Organizational Purpose: Work towards having the human rights of aging people recognized; in order for them to be released and returned to families to begin the process of reintegration and rebuilding communities and a more humane society.
Mission: To advocate, educate, and lobby for the human rights of aging people incarcerated in prisons across the United States.
Vision: Ultimately through Aging People in Prison Human Rights Campaign to help move the American criminal justice system and culture from a punishment to human rights paradigm for peoples accused of crimes.
Reparatory Justice: In the UN Decade of Peoples of African Descent 2015-2024 and in conjunction with the Committee on the Elimination of All Forms of Racial Discrimination, United Nations Convention Against Torture, and Universal Human Rights Declaration; Aging People in Prison Human Rights Campaign seeks reparations in the form of “living bodies” that are returned to families after many decades of separation within a context of historical institutional racism and discrimination.
Generational Incarceration: As a result of systemic capitalism, racism and sexism a punitive culture has developed which captures and imprison women, men, and children. This incarceration of one family member now going into the 22nd century has evolved into generational incarceration of an entire family; leaving children to grow up their entire natural lives without parents. Thus in accordance with the UN Convention on the Rights of the Child, Committee on the Elimination of Discrimination against Women, Universal Declaration of Human Rights and Committee on the Elimination of All Forms of Racial Discrimination. Aging People in Prison Human Rights Campaign works to interrupt the cycle of generational incarceration through grassroots outreach and programs; these work towards creating a culture where families are considered the first institution to building a humane and whole society.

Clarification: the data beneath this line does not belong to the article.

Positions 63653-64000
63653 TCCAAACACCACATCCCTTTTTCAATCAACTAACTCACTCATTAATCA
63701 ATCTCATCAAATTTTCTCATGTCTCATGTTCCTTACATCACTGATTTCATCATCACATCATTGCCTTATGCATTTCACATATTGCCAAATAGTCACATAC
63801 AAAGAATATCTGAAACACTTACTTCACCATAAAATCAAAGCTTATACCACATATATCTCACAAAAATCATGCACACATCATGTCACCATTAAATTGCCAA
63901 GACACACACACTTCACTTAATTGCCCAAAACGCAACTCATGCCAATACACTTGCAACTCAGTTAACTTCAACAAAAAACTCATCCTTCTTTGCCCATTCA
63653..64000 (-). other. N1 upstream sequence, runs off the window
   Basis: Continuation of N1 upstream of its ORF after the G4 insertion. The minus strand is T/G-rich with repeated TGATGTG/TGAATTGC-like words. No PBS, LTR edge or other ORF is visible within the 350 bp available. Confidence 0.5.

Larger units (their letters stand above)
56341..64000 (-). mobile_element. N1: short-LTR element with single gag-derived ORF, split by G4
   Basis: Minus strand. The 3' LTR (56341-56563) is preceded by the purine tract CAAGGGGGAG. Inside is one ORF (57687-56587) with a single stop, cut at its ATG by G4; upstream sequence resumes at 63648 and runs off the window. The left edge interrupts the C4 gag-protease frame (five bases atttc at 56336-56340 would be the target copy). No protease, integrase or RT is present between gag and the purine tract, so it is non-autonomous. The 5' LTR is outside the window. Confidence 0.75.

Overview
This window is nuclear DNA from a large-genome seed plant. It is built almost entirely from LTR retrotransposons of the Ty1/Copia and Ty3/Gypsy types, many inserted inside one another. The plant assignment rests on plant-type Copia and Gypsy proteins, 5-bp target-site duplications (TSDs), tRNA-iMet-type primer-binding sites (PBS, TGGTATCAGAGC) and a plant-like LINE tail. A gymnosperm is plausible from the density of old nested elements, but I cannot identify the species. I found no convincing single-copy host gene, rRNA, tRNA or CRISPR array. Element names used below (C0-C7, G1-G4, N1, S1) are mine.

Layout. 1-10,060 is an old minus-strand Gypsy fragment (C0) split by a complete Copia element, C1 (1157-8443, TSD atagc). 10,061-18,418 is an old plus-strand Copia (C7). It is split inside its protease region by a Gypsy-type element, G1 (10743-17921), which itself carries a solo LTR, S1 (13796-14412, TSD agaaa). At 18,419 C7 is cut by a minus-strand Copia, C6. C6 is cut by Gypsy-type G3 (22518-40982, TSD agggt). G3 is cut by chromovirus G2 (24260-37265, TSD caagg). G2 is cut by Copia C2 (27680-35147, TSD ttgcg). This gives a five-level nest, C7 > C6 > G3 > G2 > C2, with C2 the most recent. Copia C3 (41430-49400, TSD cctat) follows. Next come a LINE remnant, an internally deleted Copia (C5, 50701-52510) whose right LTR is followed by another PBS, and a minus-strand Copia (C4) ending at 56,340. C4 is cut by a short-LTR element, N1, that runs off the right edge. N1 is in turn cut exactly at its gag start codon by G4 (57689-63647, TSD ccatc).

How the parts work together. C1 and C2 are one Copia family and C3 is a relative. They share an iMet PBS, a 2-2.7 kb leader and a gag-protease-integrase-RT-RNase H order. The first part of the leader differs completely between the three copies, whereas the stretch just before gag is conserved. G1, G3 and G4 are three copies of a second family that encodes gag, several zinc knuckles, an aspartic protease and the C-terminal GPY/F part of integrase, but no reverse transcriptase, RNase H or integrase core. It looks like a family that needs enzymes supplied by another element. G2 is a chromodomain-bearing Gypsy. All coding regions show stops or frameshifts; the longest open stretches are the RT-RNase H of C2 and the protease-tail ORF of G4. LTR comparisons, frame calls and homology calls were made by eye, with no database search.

Alternatives and Diversionsto Prison: As the United States continues to maintain the position of “incarceration nation” new paradigms, systems, and knowledge are required to begin to formulate new paths that do not lead one accused of a crime automatically to youth, adult, or elderly incarceration. Prison must be the last resort for punishment, rehabilitation, and healing for perpetrator and victim. Thus in accordance with the Universal Declaration of Human Rights, Committee on the Elimination of Discrimination against Women, and UN Convention on the Rights of the Child the US criminal justice system must incorporate new practices and policies based on human rights and impact a society that is learning to live together. Aging People in Prison Human Rights Campaign continues to research and collect comparative data on a local, regional, national, and international level that shows alternatives and diversions to prison that keep people whole and deal with them historically, contextually, and holistically.
Community/Civilian Parole Council: Community/Civilian Parole Council is a people-centered council located in a human rights framework whose members are people selected/elected for and from the local community. This is unlike the historical current governing parole board which evolves from the political spectrum of governors, politicians, etc.. Thus, the current US parole boards are very top down, unlike the community/civilian parole council which will be bottom up as this is where most of the people formerly and currently incarcerated emerge from; a geopolitical space comprising of income, class, ethnicity that contextually, historically, and culturally locates them within American society.
The Community/Civilian Parole Council approaches the process and prisoner from a paradigm of civil and human rights. The methodology is a mitigation oriented combined with a new legal awareness and analysis that places the council members and the prisoners in a space of rehabilitation, restorative justice, and human rights.